## Cyclotomic Equations

We try to solve the cyclotomic equation $x^p - 1 = (x-1)(x^{p-1} + x^{p-2} + ... + 1) = 0$ algebraically. (Transcendentally, we know the roots are $e^{2\pi i k / p}$ for $k=0,...,p-1$.)

It can be easily shown that if $\gcd(m, n) = 1$, then a primitive $m$th root of unity times a primitive $n$th root of unity is a primitive $m n$th root of unity, thus we need only consider prime powers. But then if $\alpha$ is a primitive $p$th root of unity, then $\sqrt[k]{\alpha}$ is a primitive $p^k$th root of unity, so we need only consider the case where $p$ is prime.

In general we can use Gauss' method, but let us see how far elementary methods lead us.

$p = 3$: we merely solve the quadratic $x^2 + x + 1 = 0$ to obtain

$x = \frac{-1\pm i\sqrt{3}}{2}$

$p = 5$: we could solve the quartic $x^4 + x^3 + x^2 + x + 1 = 0$ but since it is palindromic we make the variable substitution $y = x + 1/x$, and solve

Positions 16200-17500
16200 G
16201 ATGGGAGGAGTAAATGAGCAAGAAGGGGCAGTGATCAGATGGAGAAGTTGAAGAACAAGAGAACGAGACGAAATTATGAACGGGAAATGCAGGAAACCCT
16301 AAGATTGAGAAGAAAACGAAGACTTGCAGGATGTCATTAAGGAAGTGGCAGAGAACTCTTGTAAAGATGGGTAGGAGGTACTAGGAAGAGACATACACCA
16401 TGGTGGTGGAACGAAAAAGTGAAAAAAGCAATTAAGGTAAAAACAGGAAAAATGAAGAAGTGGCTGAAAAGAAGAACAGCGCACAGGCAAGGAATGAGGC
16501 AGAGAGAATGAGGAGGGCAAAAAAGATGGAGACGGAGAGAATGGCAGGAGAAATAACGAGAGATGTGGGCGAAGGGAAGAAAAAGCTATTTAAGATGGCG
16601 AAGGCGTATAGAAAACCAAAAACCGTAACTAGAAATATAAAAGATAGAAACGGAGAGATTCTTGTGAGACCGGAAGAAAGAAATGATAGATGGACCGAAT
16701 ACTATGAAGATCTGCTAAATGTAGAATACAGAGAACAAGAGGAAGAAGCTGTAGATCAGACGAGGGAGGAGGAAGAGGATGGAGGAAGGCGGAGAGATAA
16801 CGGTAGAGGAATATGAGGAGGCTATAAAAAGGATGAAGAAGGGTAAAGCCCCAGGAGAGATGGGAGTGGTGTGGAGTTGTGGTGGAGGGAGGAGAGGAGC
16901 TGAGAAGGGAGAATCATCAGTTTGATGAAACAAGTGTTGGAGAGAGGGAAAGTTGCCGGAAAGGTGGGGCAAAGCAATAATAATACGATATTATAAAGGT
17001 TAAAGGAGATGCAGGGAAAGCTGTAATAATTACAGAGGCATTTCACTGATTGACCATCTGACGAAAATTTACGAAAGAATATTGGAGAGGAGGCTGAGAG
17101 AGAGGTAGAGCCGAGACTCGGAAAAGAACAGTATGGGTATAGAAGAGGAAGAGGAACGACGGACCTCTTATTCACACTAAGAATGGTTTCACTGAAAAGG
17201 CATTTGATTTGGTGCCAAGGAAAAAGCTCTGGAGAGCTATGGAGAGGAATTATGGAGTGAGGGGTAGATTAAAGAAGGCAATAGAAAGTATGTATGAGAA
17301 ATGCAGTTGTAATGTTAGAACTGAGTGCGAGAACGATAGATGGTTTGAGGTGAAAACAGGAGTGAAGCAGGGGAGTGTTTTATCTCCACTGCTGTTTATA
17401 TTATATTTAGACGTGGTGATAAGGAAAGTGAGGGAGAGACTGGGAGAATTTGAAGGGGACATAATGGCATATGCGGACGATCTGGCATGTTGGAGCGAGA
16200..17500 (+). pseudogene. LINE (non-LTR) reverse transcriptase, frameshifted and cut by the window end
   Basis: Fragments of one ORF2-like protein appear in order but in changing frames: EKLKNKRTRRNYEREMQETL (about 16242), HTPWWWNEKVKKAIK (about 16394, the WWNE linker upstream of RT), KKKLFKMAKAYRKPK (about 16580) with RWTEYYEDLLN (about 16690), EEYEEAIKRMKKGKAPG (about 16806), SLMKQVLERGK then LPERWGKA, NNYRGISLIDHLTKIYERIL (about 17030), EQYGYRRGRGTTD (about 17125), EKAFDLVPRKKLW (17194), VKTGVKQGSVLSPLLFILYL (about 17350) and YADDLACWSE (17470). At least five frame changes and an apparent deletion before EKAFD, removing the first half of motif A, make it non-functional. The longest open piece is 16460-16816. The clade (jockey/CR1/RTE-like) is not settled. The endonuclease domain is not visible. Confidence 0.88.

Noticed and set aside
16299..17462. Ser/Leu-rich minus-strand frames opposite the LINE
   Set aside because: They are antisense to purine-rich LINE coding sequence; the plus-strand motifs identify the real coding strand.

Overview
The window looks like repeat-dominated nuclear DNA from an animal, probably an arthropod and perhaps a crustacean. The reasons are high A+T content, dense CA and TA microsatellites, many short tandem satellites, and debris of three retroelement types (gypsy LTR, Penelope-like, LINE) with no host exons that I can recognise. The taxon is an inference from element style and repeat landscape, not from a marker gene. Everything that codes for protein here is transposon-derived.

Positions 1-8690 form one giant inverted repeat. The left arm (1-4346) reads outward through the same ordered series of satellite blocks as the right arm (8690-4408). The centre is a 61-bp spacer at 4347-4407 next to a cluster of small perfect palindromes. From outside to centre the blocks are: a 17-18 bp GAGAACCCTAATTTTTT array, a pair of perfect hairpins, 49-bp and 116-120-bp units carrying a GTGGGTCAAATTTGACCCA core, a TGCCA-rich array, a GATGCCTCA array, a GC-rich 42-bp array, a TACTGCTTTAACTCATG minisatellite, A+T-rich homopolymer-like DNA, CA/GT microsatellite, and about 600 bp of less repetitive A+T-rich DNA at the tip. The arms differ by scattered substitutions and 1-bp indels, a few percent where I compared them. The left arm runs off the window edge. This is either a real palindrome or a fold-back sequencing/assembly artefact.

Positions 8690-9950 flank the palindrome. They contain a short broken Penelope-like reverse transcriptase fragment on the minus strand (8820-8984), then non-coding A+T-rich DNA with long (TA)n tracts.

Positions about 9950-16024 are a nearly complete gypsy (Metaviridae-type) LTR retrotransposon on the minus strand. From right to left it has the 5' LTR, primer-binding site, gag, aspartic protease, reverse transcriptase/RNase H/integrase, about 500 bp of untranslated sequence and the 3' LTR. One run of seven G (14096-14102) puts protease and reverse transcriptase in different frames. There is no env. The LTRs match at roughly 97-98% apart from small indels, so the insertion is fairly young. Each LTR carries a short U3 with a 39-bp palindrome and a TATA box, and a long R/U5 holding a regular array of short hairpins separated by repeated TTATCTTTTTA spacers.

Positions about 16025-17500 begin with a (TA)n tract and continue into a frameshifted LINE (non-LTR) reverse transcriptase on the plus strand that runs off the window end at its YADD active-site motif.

$y^2 + y - 1 = 0$

to find

$y = \frac{-1 \pm \sqrt{5}}{2}$

and $x^2 - y x + 1 = 0$ implies

$x = \frac{y \pm \sqrt{y^2 - 4}}{2}$

giving the four solutions

$x = \frac{\sqrt{5} - 1 \pm \sqrt{-2\sqrt{5}-10}}{4} , \frac{-\sqrt{5} - 1 \pm \sqrt{2\sqrt{5}-10}}{4}$

$p = 7$: the palindrome yields a cubic which can be solved for $x$.

$p = 11$: the palindrome yields a quintic. Now elementary methods fail us and we need resort to Gauss' method as Vandermonde did.